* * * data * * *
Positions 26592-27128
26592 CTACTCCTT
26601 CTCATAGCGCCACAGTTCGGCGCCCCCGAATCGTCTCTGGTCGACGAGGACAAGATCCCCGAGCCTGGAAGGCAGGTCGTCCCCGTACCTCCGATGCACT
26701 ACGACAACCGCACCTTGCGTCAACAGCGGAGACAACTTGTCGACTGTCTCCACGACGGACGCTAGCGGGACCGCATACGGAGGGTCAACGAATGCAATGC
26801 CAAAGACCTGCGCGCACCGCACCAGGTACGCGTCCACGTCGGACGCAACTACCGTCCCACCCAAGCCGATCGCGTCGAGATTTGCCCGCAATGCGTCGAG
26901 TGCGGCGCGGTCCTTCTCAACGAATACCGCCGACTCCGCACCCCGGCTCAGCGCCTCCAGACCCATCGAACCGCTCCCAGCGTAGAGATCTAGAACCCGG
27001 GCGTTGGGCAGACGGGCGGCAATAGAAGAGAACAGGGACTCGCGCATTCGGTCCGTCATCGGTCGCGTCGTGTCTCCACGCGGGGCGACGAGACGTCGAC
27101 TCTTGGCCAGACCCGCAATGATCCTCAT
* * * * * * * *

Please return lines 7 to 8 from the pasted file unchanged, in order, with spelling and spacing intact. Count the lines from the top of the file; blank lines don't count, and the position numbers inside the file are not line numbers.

27001 GCGTTGGGCAGACGGGCGGCAATAGAAGAGAACAGGGACTCGCGCATTCGGTCCGTCATCGGTCGCGTCGTGTCTCCACGCGGGGCGACGAGACGTCGAC
27101 TCTTGGCCAGACCCGCAATGATCCTCAT